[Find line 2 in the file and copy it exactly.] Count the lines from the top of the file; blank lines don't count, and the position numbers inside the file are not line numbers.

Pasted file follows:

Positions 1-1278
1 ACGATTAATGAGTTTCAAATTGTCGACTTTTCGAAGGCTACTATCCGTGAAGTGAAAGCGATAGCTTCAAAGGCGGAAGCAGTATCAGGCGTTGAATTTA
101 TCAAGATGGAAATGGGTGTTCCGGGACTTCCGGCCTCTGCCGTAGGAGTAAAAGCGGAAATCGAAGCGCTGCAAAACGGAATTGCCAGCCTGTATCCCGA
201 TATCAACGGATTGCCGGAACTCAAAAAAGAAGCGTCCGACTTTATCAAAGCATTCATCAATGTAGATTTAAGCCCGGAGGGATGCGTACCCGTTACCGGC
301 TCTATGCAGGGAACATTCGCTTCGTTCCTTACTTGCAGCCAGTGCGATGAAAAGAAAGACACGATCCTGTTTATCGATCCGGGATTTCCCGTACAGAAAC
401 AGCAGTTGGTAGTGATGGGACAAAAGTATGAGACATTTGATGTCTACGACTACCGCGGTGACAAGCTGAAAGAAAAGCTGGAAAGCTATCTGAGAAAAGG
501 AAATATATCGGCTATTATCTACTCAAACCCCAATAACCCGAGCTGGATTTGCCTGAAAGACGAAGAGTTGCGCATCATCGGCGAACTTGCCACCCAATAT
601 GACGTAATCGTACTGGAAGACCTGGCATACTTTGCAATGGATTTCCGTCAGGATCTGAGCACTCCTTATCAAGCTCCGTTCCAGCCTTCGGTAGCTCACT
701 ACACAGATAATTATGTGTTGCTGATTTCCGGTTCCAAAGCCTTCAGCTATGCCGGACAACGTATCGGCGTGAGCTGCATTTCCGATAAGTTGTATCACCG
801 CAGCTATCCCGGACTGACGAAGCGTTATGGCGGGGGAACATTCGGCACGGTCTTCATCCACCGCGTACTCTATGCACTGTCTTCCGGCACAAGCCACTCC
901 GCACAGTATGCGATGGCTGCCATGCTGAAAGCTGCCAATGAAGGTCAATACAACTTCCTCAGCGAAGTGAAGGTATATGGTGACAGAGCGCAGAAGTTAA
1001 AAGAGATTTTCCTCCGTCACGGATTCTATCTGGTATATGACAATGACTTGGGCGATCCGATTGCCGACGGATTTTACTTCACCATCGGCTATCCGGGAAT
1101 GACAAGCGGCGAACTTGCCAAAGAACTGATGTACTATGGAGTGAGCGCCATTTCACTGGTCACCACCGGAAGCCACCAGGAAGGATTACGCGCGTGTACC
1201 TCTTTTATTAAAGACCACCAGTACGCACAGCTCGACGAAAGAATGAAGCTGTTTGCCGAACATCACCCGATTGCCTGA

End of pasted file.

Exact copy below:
1 ACGATTAATGAGTTTCAAATTGTCGACTTTTCGAAGGCTACTATCCGTGAAGTGAAAGCGATAGCTTCAAAGGCGGAAGCAGTATCAGGCGTTGAATTTA